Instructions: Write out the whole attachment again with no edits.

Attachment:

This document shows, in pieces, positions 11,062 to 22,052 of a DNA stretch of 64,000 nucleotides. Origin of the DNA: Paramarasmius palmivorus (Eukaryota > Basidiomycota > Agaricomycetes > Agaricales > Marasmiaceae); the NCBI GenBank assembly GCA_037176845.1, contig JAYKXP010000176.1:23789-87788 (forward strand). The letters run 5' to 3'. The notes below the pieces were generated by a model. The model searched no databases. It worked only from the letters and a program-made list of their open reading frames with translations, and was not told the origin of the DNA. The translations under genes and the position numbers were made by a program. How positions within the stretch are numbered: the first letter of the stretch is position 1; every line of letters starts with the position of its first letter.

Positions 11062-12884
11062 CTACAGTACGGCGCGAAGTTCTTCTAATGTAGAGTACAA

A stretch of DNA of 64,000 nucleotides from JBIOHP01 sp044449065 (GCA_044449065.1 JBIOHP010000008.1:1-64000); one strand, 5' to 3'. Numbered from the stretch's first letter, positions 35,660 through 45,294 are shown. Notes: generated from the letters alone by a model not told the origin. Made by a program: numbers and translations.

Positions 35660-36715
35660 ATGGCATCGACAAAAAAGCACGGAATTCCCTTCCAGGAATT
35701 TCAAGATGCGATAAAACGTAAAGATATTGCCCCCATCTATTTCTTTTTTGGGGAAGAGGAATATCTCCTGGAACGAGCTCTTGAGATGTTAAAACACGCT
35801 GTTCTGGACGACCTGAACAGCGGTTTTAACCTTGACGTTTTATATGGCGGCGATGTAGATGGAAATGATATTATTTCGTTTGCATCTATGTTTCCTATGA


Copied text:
This document shows, in pieces, positions 11,062 to 22,052 of a DNA stretch of 64,000 nucleotides. Origin of the DNA: Paramarasmius palmivorus (Eukaryota > Basidiomycota > Agaricomycetes > Agaricales > Marasmiaceae); the NCBI GenBank assembly GCA_037176845.1, contig JAYKXP010000176.1:23789-87788 (forward strand). The letters run 5' to 3'. The notes below the pieces were generated by a model. The model searched no databases. It worked only from the letters and a program-made list of their open reading frames with translations, and was not told the origin of the DNA. The translations under genes and the position numbers were made by a program. How positions within the stretch are numbered: the first letter of the stretch is position 1; every line of letters starts with the position of its first letter.

Positions 11062-12884
11062 CTACAGTACGGCGCGAAGTTCTTCTAATGTAGAGTACAA

A stretch of DNA of 64,000 nucleotides from JBIOHP01 sp044449065 (GCA_044449065.1 JBIOHP010000008.1:1-64000); one strand, 5' to 3'. Numbered from the stretch's first letter, positions 35,660 through 45,294 are shown. Notes: generated from the letters alone by a model not told the origin. Made by a program: numbers and translations.

Positions 35660-36715
35660 ATGGCATCGACAAAAAAGCACGGAATTCCCTTCCAGGAATT
35701 TCAAGATGCGATAAAACGTAAAGATATTGCCCCCATCTATTTCTTTTTTGGGGAAGAGGAATATCTCCTGGAACGAGCTCTTGAGATGTTAAAACACGCT
35801 GTTCTGGACGACCTGAACAGCGGTTTTAACCTTGACGTTTTATATGGCGGCGATGTAGATGGAAATGATATTATTTCGTTTGCATCTATGTTTCCTATGA